“I used to say ‘don’t go there,’ but that’s lame.” –Michael Scott
There is a veteran on my team who is an accomplished skater and wonderful person. She’s a team player, she is athletic, and she is clutch in nerve -racking situations, like tied bouts and tense locker room moments. Fans love her, her team loves her, and she’s a shining example of good sportswomanship to babies, children, parents, puppies, etc.
This skater has one problem: our captain is always ready to wring her neck because she’s often suspiciously absent from pre-bout and halftime team huddles. She’s had a couple of really close calls— specifically, I’m thinking of Burn City’s last bout against Chattanooga. I sat on the bench, wringing my vinegar-stenched wristguards, just hoping that she’d land her skates on the track before the first whistle blew. (Thankfully, she did…but it was oh-so-close. Too close.)
You may have already figured this out, but if you haven’t, here it is: This skater has Pre-bout Poopy Pants Syndrome.
She’s not alone.
I’m not afraid to admit that I have the same problem. There have been many bouts—mostly away bouts—where I have squatted in a stall beside another one of my teammates, trying to push any smell of nervousness and fear shelved in my body into that skanky skate rink toilet.
My team has even had a discussion based around this one simple question: Has any skater ever shit her ruffle panties or Derbyskinz because she didn’t make it off the track in time? (We couldn’t think of anyone, but I’m almost certain there might be a skater out there who has.) If so, was she able to hide it? Was she kicked off the track? Did she skate into the sunset full of embarrassment and a turd in her drawers?
These are the big questions.
To ground this blog in some sort of “reliable” research, I consulted a website published by health services at Columbia University. This particular column is titled “Go Ask Alice!,” which, of course, is modeled after advice columns like “Dear Abby” and “Ask Ann Landers.” Thankfully, Alice had already experienced a curious and frustrated young woman who requested nuggets and kernels of advice about terrifying trips to drop off the kids at the pool.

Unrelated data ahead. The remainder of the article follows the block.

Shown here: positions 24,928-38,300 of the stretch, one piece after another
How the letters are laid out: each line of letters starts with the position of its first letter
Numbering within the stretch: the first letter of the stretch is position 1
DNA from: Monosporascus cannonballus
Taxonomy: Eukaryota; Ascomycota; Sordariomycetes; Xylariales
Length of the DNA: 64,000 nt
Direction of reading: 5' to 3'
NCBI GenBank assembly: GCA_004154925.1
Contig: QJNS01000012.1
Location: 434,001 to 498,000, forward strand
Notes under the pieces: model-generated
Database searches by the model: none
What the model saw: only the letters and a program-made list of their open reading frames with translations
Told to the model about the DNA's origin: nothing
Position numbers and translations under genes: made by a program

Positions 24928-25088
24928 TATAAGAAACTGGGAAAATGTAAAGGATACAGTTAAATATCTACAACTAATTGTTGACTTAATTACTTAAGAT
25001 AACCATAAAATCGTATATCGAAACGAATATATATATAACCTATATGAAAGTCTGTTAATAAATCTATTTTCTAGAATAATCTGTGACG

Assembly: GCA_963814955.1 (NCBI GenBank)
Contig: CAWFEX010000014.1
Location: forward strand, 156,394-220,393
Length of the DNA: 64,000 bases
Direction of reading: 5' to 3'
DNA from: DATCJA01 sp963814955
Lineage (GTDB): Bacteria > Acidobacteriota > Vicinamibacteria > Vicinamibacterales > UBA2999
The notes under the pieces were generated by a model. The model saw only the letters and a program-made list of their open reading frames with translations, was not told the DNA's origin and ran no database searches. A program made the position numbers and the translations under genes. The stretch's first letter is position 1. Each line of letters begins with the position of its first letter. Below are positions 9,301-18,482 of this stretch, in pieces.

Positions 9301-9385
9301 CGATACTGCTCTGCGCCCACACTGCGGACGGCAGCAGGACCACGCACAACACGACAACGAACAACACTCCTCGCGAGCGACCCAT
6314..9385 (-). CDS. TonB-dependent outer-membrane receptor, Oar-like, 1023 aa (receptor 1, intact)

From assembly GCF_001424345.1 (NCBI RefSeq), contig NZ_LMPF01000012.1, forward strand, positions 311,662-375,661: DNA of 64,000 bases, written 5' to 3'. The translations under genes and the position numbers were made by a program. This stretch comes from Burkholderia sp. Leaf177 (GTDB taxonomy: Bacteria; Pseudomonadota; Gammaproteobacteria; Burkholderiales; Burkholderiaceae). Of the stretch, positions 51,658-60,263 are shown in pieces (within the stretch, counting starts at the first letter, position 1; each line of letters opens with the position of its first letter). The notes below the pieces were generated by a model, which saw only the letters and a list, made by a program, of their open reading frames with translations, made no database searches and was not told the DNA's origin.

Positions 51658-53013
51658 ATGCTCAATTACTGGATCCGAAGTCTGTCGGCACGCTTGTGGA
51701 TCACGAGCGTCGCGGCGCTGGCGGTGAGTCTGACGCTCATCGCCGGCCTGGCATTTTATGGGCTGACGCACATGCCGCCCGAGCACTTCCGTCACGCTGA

Though the young woman needing advice experienced nervous dookies when seeing her new boyfriend, the advice Alice gave is, well, for lack of a better word, filling. Alice notes that
“When preparing to sprint away from a tiger or fight a bear [or a really, really big bootied blocker], it’s not in the body’s best interest to spend energy on digestion; you need all your blood and energy to fight or flee. So digestion stops, and often the bowels empty… your body perceives the shot of adrenaline produced in response to seeing [the situation] as stress and readies as if for flight or fight. You might also notice that your heart pounds or that you start sweating more. These are also normal stress-responses.”
So there you have it—nervous bowel movements happen because of adrenaline that is produced when we are excited/scared to bout. Our bruised bodies simply don’t have the time to waste on something like shit when there is so much else happening! Therefore, the bottom of the rectum just wants to rid itself of anything excessive. (This is all well and good, but it would be even better if EVERYTHING was eliminated at least ten minutes before a bout, right?)
Of course, Alice offers some further advice for the skidmarked writer and therefore, those of us who experience Pre-bout Poopy Pants Syndrome. Alice instructs us all to avoid raw fruit and salads (Eek! What about bananas?), and before the big event, spend an afternoon or five calming ourselves by breathing deeply and slowly while imagining the upcoming situation. (Breathe in. I’m going to jump over the infield! Breathe out.) Once a person can “train” their bodies to stay calm, the nervous pooing may subside.
I happen to know a few gals who might want to slice some loaves from these suggestions.
Perhaps these techniques will help rectify those missed pre-bout huddles. Otherwise, we just might find the answer to our question, resting like a dead prairie dog smack in the middle of the track.
Go Ask Alice!. Columbia University, n.d. Web. 9 Aug. 2011. <http://www.goaskalice.columbia.edu/5916.html>.